Karenni IDPs Struggle with Critical Medicine Shortages


By Kantarawaddy Times

Internally displaced persons (IDPs) lack life-saving medicines amid ongoing fighting and regime blockages, posing challenges for volunteer groups trying to deliver them to the remote camps situated in Karenni State.

“We are unable to travel on the main road and must use jungle roads, but it’s too risky and difficult for us,” says Khoon Philip, the director of Civil Health and Development Network. During the rainy season, it’s not possible to drive vehicles in some parts, and the medicine must be carried by foot, he said.

Unfortunately, some areas where IDPs are living cannot even be accessed and as a result, the camps often run out of supplies while in Hpruso Township people have resorted to using expired medicines.

“Even though we are not afraid of the State Administration Council’s (SAC) ground troops, we are concerned with artillery shelling and other airstrikes on our clinics and hospitals. This really causes problems providing medical care for our people.” Since the coup, SAC has deliberately targeted these kinds of facilities, he said.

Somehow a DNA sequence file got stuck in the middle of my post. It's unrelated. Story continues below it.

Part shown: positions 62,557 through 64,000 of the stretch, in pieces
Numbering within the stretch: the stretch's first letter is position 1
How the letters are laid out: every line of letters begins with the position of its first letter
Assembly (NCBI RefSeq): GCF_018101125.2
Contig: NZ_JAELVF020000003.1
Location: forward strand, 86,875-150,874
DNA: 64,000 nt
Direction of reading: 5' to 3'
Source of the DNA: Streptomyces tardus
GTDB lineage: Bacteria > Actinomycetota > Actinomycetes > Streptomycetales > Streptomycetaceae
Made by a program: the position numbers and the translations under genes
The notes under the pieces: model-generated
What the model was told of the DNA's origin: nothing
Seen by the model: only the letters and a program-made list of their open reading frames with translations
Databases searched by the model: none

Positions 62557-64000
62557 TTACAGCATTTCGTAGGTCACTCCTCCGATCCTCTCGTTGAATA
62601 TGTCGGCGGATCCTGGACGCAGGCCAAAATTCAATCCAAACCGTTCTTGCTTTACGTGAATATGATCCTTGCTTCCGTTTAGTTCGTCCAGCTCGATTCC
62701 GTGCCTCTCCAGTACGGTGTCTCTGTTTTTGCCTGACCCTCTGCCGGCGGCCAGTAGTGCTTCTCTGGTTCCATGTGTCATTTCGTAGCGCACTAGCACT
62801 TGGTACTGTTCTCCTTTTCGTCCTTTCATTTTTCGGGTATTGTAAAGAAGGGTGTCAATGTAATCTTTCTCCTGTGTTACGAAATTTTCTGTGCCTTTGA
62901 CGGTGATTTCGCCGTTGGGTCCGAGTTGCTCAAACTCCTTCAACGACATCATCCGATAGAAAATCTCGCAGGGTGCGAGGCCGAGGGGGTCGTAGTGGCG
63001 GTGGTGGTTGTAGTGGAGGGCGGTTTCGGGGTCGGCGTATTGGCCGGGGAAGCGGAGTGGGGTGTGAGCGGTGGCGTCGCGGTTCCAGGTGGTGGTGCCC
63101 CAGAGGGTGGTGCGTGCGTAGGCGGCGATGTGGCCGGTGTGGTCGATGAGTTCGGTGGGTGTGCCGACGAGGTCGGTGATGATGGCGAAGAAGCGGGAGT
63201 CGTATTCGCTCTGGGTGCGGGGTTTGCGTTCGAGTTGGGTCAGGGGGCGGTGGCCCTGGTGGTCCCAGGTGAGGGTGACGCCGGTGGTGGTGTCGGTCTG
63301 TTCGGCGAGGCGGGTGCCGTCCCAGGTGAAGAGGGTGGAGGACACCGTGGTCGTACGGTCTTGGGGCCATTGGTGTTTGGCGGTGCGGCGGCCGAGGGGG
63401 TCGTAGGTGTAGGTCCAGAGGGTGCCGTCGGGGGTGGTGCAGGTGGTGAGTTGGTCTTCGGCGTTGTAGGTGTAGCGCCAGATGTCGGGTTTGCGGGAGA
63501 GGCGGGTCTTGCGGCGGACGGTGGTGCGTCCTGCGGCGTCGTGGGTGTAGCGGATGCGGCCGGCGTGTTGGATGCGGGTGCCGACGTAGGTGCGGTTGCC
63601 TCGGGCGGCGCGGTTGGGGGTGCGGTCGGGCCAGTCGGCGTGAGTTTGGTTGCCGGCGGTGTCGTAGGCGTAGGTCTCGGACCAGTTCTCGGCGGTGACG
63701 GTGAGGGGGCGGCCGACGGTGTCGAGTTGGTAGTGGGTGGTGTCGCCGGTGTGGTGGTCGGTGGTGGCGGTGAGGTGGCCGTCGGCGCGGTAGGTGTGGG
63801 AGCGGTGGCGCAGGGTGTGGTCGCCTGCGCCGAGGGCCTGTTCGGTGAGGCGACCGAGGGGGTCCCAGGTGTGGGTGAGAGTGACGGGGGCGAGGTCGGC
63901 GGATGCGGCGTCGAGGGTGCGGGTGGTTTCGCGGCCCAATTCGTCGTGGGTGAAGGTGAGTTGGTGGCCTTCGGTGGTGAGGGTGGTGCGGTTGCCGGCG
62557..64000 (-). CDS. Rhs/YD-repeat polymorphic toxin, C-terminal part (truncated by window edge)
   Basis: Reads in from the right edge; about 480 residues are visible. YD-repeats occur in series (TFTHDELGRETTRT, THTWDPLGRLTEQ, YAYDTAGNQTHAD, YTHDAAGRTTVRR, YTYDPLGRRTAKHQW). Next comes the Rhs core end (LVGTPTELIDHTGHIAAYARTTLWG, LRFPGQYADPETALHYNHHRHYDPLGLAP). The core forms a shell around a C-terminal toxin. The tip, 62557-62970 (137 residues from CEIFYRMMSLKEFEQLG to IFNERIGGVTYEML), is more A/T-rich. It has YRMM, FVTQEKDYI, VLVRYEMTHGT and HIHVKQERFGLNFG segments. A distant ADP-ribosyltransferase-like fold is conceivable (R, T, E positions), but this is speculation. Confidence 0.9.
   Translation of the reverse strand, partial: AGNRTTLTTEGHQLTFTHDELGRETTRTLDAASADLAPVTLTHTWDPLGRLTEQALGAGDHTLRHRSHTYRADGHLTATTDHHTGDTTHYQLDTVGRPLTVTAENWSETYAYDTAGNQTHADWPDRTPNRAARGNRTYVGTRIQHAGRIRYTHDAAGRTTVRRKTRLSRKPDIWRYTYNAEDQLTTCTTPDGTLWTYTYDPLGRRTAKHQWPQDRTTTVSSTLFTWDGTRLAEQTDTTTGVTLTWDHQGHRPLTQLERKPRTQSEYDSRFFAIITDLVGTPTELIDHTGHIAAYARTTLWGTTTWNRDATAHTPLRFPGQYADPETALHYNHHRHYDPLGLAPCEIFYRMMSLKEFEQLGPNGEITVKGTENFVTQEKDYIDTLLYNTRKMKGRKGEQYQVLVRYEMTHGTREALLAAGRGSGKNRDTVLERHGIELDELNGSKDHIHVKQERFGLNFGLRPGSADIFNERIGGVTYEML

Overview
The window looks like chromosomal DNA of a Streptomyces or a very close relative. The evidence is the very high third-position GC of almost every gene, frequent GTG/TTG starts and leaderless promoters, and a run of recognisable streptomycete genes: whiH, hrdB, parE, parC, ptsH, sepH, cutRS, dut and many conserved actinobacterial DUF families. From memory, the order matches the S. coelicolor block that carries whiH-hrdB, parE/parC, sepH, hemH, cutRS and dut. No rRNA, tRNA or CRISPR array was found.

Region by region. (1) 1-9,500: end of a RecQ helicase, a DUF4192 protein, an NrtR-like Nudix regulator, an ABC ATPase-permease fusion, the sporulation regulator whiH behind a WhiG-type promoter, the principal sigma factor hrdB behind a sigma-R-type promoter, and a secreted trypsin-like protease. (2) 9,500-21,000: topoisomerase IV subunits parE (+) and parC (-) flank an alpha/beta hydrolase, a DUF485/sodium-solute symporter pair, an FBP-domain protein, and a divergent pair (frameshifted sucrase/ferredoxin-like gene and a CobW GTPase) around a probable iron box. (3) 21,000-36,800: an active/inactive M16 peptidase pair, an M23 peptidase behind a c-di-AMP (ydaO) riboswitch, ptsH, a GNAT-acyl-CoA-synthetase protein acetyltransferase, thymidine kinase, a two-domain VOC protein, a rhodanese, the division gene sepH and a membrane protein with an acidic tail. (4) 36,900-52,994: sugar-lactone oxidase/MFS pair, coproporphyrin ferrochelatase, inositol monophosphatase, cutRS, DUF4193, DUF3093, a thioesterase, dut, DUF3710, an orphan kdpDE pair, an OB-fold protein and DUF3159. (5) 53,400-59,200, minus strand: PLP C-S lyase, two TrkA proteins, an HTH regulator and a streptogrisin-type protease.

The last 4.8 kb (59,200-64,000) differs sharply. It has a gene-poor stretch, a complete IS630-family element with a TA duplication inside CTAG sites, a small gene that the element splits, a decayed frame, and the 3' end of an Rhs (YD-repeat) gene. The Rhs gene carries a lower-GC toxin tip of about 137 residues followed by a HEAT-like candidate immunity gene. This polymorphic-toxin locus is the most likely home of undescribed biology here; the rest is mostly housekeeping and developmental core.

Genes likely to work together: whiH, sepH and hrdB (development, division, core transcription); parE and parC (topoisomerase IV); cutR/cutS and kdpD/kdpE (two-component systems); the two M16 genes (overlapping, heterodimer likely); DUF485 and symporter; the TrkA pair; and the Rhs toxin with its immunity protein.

“Health workers are trying their best to provide medical care, but if they do not have proper supplies and other equipment, they cannot do much,” Khoon Philip said, explaining at least they’ll get basic care.

An anonymous source from the Karenni State IDP Assisting Network explained that rising inflation has hindered their efforts to help the people. “If we spend one million kyat (about $500) on medicines, we only get enough to help between 5-7 patients. We provide people with free medical care. We have to spend up to 2 million kyat to stock a mobile clinic,” he said, explaining this doesn’t include the trip’s cost.

Despite all of these challenges, U Banyar, the second secretary of Karenni State Interim Executive Council, explained how he’s proud of the work his medical department has done to provide the IDPs with the care they deserve with the help of other local organizations and religious groups.

There are more than 250,000 IDPs in Karenni State and in Pekon Township in southern Shan State. In Demoso Township alone, there are 100,000 people, and they often run out of medicine.


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